For us, the main attraction of the abbey was its appearance. It is a large building which looks very imposing against its coastal backdrop. The abbey has survived well over time and although a lot of it is gone there is still a wonderful profile to be looked at which allows your imagination to picture what life would have been like there.
We would definitely recommend the abbey and think that it is well worth a visit at some point because it is a piece of British history. It's a lovely way to spend a couple of hours and it would be a great place to go on a summers day when you can relax with a picnic.
Current opening times: 10am - 6pm Daily
Admission prices: Adult: £6.70, Child: £3.70, Concession: £5.60, Family (2+3): £16.10
A lovely place to visit providing you with a real chunk of British history. Recommended.
A BIT OF HISTORY...
The abbey stands high on a cliff and can be clearly seen when standing in the centre of Whitby, so even first time visitors like ourselves find it easy to locate.
The first abbey was built in AD 657 by St Hilda and was destroyed in a Viking invasion in AD867. It was rebuilt in the late 1070s and the building of the present church began in 1220. Because of its location on the top of a cliff, it was not destroyed during the dissolution in Henry 8th's time but was (and still is ) used as a navigation marker.
We went to the abbey from the Whitby harbour area, where the abbey can be reached by climbing the 199 'abbey steps' (or Caedmon's Trod). Foa anyone not feeling up to this, the abbey can be reached via a well-signposted road leads from the town outskirts to the cliff-top abbey. The walk up the steps is quite tiring and not at all suitable for anyone with mobility problems. However, if you can walk them then I would recommend you do so as the views to the sea are tremendous. Also, the time of year we went allowed us to see lots of chicks peeping out of the chimneys chirping for food- fantastic!
Into the entrance we went, paid our admission fees and walked up some stairs. I do believe there is a lift so wheel chair access is possible, but remember, once back outside again it's all grassed to the abbey.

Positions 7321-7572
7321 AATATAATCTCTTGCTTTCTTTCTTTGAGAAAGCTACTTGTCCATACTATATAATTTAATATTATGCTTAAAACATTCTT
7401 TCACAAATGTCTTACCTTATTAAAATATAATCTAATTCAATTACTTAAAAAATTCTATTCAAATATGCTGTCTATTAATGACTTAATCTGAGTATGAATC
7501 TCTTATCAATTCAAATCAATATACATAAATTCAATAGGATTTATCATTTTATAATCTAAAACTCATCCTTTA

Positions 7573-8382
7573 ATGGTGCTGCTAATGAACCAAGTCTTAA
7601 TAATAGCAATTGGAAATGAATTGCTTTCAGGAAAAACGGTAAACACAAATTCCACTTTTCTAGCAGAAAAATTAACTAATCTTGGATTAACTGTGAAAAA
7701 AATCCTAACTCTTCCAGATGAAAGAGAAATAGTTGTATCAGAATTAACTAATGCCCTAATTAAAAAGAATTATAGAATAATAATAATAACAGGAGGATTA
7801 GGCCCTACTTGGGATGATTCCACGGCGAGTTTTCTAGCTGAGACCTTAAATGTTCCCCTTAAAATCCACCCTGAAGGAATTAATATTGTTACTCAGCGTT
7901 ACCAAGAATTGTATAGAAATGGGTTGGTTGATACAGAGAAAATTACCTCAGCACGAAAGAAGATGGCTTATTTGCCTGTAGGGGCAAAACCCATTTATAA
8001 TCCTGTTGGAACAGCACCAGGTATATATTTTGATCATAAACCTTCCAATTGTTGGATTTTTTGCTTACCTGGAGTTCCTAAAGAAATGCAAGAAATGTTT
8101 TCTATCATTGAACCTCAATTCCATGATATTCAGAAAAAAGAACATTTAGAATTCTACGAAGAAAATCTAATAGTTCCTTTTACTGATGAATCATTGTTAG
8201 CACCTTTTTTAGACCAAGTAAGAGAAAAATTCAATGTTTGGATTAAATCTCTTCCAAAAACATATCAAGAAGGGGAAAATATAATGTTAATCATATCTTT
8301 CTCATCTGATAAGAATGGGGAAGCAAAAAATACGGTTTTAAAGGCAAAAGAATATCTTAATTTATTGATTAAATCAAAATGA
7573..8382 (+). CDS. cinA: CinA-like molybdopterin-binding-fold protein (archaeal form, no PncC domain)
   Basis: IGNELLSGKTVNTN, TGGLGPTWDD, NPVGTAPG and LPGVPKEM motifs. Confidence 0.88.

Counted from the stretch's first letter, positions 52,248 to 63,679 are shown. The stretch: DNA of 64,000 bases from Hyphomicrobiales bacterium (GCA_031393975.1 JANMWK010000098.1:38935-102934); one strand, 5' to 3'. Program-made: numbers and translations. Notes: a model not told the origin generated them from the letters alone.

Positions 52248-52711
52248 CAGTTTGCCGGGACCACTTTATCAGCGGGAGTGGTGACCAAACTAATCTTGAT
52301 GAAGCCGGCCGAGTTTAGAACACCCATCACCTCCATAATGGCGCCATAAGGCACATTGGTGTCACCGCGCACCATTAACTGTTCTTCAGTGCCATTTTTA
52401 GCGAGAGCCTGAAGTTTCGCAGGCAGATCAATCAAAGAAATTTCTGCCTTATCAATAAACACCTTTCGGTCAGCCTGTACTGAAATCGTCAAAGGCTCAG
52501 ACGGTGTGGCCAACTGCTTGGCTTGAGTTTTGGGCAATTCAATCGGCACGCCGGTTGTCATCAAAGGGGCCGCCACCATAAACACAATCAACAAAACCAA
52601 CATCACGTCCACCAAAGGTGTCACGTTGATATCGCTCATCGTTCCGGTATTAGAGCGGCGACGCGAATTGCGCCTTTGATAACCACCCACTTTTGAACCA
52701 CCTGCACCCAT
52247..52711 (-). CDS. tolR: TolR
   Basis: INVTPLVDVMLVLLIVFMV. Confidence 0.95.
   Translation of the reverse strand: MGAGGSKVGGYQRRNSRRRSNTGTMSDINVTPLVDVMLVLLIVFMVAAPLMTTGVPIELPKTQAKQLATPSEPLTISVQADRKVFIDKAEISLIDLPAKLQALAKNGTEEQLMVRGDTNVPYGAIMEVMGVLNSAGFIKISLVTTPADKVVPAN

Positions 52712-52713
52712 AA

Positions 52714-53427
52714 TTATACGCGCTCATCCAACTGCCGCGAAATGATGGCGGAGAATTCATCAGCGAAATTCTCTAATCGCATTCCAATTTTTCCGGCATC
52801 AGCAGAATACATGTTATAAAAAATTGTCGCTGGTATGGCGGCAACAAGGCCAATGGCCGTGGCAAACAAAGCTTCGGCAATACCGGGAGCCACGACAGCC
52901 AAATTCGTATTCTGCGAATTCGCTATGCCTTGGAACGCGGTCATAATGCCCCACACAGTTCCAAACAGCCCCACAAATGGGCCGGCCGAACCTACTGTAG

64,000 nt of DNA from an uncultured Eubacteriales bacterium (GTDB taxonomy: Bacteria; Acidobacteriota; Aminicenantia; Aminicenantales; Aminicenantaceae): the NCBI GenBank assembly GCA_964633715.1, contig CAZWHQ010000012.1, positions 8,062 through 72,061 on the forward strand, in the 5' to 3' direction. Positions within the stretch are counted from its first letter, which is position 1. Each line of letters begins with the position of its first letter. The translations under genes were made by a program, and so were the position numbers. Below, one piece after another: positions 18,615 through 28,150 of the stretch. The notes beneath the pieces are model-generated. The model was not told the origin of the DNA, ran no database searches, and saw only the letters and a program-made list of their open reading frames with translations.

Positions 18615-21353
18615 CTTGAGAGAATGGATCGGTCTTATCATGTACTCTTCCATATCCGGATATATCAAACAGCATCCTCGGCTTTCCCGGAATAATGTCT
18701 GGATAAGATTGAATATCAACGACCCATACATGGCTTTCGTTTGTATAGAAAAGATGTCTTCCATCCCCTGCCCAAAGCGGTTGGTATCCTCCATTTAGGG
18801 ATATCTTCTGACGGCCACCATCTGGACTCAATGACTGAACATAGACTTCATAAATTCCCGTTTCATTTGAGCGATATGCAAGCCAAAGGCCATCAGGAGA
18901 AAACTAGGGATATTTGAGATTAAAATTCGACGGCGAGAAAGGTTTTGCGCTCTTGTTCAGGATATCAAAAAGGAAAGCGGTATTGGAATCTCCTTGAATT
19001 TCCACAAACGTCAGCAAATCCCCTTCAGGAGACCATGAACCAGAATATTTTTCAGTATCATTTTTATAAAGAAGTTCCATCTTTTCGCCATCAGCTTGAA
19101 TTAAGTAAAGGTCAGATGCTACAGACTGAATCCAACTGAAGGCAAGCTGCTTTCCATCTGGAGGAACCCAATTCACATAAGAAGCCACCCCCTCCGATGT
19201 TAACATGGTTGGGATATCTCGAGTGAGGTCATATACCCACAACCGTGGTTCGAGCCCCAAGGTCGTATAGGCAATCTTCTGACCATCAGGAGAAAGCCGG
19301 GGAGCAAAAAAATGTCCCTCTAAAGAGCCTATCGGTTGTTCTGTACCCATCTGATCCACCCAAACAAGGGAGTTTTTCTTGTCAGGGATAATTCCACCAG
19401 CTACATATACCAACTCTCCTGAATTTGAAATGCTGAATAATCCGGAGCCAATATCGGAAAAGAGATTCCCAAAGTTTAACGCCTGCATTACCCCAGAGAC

The museum part of this attraction is actually situated inside the recently renovated Abbey House. There is a long room with lots of interactive activities which was really appealing for the children. Children and adults could use the Medieval stamps to write letters and make patterns, and there were lots of different rubbings as well as books making funny people depending on the era you chose and archaeological dig games. As well as the interactive stuff, there were the usual museum exhibits with small bits of information about each one so we didn't get too bogged down with information. The children in this area seemed to be having a great time and we came out with lots of illuminated writing type stuff as well as rubbings.
Once out of the museum, there is a short walk across the grass to the actual abbey, and it is indeed very impressive. We can still see where the windows were and it's quite awe inspiring walking through the ruins. There are little bits of information dotted around the place and pictures of what it may have looked like, but just like the museum the information is in small doses so it's all very easy to understand and to explain to little ones.
One of the things I liked about the place is that it is really relaxing, and nobody seems overly "precious" about the site. People are free to have picnics around the abbey and there were plenty of people just sitting on the old stones enjoying the sunshine. For anyone with a picnic there are also some geese ready to greed food from you but fortunately for us (and perhaps unusually) these are in fact very friendly geese and not at all hissy.
ADMISSION CHARGES AND OPENING TIMES...
There is an audio loop included in the admission price with a history of the abbey
So for the 3 of us we paid £12.50 which at the time I thought was a bit steep, but once we got inside all that changed because there was a lot more to do than I originally thought.
Opening times depend on the time of the year. It is open longer during the summer months, but for anyone wanting to visit, it's best to check.
OTHER BITS OF INFORMATION...
*There is a tea room in Abbey House which is rather pleasant because visitors can sit outside when the weather is nice.
*Dogs are allowed if they are kept on leads but are not permitted in the visitor centre
* There are toilets close to the tea rooms, and also toilet for disabled users.
* Very limited parking close to the Abbey (charge payable)